“Once employees begin their return to work, the crisis is far from over,” says James. “Already exhausted employees are expected to continue meeting harsh deadlines and what may be a challenging and hostile environment, where they feel threats to their health and their livelihood, and in which it’s all about the survival of the hardest worker.”
He warns employers to be aware of the signs of burnout and actively work against the rising tide of employee overwork, much as their efforts are needed to get businesses back on their feet or to keep them from going under.
Read more on ensuring employee wellness in 2020 and beyond:
- Dr Tshidi Gule: Employee safety and support are key to navigating COVID-19
- Getting back to work: It is normal to have fears around the new normal
- Tips for employers to support their teams during COVID 19
- COVID-19 and PTSD: 5 ways to alleviate stress and trauma
Employee wellness programmes should lead every businesses strategy from now onwards
Even though the COVID-19 pandemic has put incredible pressure on employers and their employees, it’s important to go back to basics and focus on how to foster healthy, happy employees:
“Employee Wellness Programmes should be front and centre of every businesses strategy going forward,” says Nonku. “Seemingly overnight, businesses both large and small have found themselves navigating an unprecedented operating environment with profound impact on employees. At Discovery, we have very carefully considered the support that South African businesses need to assist employers and their management teams in formulating and executing an effective response to COVID-19.”
Podcast: Discovery’s extensive COVID-19 Business Support explained
“At Discovery, we are responding to a very clear business need for proper support to screen people, prevent the spread of COVID-19 and to contact trace in the workplace. Also, businesses are asking us to help manage staff who are very fearful of COVID-19, and reintegrate those who recover from the disease back into business. We are hearing a loud call to help business to make sure that they continue to do the work that allows them to keep hiring people and keep the economy running. So that’s the level at which we want to respond – taking the stress of COVID-19 away from employers, to allow them to focus on their work,” says Nonku.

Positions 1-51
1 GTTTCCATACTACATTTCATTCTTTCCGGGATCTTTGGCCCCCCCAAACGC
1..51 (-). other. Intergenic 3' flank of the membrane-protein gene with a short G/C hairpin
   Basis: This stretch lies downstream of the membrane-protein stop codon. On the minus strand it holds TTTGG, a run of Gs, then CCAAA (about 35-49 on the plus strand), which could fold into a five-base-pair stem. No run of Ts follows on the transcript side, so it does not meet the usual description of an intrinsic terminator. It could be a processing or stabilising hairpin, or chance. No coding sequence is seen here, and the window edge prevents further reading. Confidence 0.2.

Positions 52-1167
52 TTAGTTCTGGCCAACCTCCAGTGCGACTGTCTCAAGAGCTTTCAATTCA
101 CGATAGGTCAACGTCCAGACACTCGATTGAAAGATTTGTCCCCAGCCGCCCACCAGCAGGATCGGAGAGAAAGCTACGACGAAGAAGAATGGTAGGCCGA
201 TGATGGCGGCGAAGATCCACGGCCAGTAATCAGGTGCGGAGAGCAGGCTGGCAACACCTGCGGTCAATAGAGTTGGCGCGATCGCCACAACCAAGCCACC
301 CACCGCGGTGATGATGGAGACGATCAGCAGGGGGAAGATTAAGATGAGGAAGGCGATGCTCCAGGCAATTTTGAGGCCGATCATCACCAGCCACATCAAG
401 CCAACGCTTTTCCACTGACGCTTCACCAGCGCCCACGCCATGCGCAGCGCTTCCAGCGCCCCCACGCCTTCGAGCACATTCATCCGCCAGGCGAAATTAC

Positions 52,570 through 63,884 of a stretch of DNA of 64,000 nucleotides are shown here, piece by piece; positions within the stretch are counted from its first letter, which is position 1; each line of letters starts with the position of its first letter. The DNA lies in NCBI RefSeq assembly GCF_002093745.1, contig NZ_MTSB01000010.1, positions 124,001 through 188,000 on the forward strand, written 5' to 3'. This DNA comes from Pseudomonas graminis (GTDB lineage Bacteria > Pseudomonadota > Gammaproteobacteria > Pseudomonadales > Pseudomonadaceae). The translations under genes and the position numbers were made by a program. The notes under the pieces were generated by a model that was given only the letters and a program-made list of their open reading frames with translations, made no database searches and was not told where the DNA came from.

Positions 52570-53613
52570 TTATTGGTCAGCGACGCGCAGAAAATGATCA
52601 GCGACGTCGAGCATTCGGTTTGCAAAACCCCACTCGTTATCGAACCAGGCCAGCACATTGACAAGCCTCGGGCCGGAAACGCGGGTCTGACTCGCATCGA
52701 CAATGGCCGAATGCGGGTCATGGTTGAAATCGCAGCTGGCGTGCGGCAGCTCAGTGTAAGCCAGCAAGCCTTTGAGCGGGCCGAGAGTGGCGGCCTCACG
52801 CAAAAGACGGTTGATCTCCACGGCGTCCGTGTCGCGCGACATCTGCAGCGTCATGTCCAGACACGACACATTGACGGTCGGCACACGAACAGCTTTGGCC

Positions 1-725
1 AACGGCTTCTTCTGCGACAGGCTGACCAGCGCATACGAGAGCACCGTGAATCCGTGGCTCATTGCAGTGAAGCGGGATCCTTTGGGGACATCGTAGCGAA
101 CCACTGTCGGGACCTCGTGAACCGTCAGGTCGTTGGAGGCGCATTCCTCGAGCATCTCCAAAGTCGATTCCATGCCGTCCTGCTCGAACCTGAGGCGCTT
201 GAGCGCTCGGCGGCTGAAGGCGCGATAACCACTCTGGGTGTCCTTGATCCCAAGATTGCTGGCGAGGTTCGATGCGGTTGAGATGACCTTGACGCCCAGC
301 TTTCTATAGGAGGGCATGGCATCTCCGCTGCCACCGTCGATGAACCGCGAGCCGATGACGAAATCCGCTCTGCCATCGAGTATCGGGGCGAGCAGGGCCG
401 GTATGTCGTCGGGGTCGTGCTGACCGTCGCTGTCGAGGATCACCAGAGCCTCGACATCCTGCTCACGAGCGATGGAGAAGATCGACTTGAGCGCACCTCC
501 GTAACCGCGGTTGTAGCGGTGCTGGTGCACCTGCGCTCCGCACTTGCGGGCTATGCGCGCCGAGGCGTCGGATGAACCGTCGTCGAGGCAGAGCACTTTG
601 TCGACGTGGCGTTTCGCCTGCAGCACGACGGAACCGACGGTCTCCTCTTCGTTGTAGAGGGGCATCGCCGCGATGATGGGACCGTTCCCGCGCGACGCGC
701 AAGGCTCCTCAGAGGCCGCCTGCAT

Understanding how crucial it is to support employees both now and into the future, Discovery has developed an end-to-end solution for employers.
Listen to Nonkululeko explain this offering to Azania Mosaka.
“Overall, this offering includes a COVID-19 screening and prevention support service with a focus on employees considered high risk for severe illness should they acquire COVID-19,” says Nonku. “For those employees who contract COVID-19, we bring a case management and contact tracing expertise. We also allow employers to access to our 24/7 COVID-19 hotline and our Discovery COVID-19 information hub. And, we have developed digital dashboards for a quick view of a company’s overall COVID-19 picture. Discovery offers access to actuarial modelling and projections around COVID-19 and its impact on each business or industry. Last but not least, we offer multiple tools to support employee wellbeing including access to wellness advisers for emotional and financial wellbeing support, as well as wellbeing tools for employers.”
- Read more: 11 ways in which Discovery is supporting South African businesses through COVID-19 (Listen – podcast)
Podcast: Healthy employees and healthy businesses
At the end of 2019 and just before the COVID-19 pandemic started, Azania Mosaka spoke to Nonku Pitje (Discovery’s Head of Employee Health Solutions) and Dr Tshidi Gule (founder of the Medispace Lifestyle Institute) to explore the dynamics and the holistic solutions that boost employee wellness. If you’re interested in hearing more about this theme in general, then listen to this podcast: